Toxic Fandom Culture and Practices

Fandoms are often found online, specifically on social media platforms such as Twitter and Tumblr, and have very large followings. A fandom can be found for almost anything that can have a fan; movies, TV shows, musician(s), books, even sports. It’s common to find issues within these fandoms, however, due to the people in them.

Korean pop (commonly referred to as K-Pop) has a large amount of issues surrounding toxic behavior within their fandoms. It affects the lives on fans and idols alike, causing for their to be constant drama within. ‘Cancel culture’ is prominent within K-Pop fandoms and can prove to be difficult for many. Idols have to follow specific guidelines to stay more appealing for fans and if they are caught by being “problematic”, they could risk their entire career. There are people who make it their goal to hurt someone’s career so that they can get what they want.

Brittney Tinaliga wrote her dissertation on K-Pop fandom practices and was able to break their actions into 3 different categories: inter-fandom competitiveness, fandom-fandom competitiveness, and fandom-outer competitiveness. Two of them deem more positively whereas one of them is where you would typically find the toxicity issues; fandom-fandom competitiveness. This is where you’ll find fans attacking other fans (BTS fans tend to get in fights with every K-Pop fandom on the daily, it seems) and are more commonly found online.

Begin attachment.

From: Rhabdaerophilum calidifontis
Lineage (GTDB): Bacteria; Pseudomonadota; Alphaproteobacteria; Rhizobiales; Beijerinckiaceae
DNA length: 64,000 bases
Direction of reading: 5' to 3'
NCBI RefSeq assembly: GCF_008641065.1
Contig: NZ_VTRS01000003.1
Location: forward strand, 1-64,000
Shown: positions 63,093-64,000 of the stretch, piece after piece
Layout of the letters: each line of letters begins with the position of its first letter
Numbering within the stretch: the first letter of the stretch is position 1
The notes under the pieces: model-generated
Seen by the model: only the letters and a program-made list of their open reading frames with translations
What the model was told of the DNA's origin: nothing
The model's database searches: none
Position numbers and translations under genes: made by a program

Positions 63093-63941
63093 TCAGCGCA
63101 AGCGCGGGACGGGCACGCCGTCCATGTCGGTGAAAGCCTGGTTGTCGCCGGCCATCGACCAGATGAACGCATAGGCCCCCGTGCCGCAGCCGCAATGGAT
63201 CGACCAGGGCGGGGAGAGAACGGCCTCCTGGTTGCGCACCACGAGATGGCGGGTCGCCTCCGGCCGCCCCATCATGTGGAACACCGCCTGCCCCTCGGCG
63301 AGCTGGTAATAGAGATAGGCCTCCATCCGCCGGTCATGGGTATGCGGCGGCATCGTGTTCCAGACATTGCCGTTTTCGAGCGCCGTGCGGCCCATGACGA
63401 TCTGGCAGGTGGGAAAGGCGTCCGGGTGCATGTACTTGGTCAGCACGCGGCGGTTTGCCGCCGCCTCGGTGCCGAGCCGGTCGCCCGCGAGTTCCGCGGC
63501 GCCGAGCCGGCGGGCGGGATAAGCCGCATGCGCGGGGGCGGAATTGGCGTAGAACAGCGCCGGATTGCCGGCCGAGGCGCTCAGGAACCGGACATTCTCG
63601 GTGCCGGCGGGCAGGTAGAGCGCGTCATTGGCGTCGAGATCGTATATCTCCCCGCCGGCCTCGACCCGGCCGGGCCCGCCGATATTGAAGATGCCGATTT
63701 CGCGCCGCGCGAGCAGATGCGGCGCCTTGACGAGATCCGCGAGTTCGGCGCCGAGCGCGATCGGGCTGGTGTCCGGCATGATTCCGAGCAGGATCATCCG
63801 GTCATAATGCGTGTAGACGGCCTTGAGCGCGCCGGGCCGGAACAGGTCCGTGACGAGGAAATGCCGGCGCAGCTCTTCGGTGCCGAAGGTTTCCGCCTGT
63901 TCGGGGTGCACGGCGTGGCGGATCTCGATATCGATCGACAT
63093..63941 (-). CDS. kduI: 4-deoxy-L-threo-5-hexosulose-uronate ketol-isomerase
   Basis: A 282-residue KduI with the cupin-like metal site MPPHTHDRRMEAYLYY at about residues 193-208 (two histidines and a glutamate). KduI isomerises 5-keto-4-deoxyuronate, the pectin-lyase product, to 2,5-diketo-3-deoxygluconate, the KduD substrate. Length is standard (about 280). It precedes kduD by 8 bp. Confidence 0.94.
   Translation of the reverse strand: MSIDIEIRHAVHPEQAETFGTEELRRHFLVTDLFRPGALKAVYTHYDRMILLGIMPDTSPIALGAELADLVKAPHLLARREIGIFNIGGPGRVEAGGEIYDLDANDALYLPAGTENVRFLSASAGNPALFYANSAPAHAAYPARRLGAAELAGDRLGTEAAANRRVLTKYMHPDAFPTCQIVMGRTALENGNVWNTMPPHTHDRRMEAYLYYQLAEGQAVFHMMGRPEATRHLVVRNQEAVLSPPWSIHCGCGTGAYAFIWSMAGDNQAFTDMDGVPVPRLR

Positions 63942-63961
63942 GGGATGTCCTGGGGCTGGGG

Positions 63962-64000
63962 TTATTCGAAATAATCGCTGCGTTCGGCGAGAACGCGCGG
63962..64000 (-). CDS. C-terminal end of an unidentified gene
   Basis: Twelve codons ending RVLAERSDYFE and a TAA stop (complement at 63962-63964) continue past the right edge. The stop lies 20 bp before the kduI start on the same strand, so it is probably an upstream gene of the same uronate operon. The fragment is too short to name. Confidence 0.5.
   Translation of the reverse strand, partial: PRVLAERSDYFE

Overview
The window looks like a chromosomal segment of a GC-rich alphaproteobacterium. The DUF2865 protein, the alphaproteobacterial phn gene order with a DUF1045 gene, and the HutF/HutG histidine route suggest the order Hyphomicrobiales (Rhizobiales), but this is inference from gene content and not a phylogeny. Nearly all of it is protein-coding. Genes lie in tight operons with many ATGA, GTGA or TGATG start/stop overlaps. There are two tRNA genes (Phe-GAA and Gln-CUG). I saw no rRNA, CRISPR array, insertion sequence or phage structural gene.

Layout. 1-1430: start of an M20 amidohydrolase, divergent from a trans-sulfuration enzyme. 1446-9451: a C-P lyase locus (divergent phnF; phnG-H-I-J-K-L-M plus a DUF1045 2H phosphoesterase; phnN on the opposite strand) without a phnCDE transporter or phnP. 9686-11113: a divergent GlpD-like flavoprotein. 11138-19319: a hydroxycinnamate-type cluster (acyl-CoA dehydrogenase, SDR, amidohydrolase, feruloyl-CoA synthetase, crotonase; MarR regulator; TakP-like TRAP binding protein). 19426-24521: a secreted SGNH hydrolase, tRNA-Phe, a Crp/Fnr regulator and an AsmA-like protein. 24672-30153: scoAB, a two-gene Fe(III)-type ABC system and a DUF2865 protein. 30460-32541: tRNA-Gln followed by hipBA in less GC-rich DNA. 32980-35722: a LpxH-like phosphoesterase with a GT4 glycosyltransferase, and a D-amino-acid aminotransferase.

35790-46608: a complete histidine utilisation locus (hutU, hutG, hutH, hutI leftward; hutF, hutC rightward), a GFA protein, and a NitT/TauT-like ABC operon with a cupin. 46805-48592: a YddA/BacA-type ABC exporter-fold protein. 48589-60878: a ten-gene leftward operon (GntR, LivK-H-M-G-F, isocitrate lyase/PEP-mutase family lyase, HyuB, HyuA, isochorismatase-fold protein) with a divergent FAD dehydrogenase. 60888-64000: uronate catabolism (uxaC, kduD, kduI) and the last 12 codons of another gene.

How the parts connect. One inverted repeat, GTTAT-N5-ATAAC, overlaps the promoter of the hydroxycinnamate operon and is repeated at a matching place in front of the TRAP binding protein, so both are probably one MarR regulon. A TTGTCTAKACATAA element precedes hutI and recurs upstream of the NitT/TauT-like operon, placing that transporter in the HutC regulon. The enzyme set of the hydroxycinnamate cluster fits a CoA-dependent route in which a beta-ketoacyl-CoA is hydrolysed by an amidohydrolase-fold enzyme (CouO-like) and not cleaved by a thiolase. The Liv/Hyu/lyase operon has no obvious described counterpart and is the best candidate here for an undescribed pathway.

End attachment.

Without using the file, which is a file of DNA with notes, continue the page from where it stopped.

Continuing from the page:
These practices fall into the narrative that make all K-Pop stans seem like their crazy, which is obviously not true. Saesangs is the name given to fans who excessively stalk or commit illegal actions against an idols safety. Since society tends to magnify negative aspects of people, these people are typically mentioned more often and create images for the fandoms even though the entirety of the fandom doesn’t share the same beliefs as them.

Image result for bts blacklist
BTS’s management, BigHit entertainment creates ‘blacklist’ of saesang

There are ways, however, that these negative and toxic beliefs can be worked out. In the picture above, that is a list of people that boy-group BTS’s management created and ‘blacklisted’ certain fans from interacting with the members. These people are threats to the boys (if you read the list, you see that most were caught following and bombarding them at airports) and are nuisances to the group. BigHit used their power by directly calling out these people who have created issues for the group and fans alike, showing one way that these toxic issues can be handled – from the sources themselves. Another way would be from people within the fandom to not interact with the annoying fans or to contact them in the most civil manner and explain to them that what they are doing can be deemed as harmful.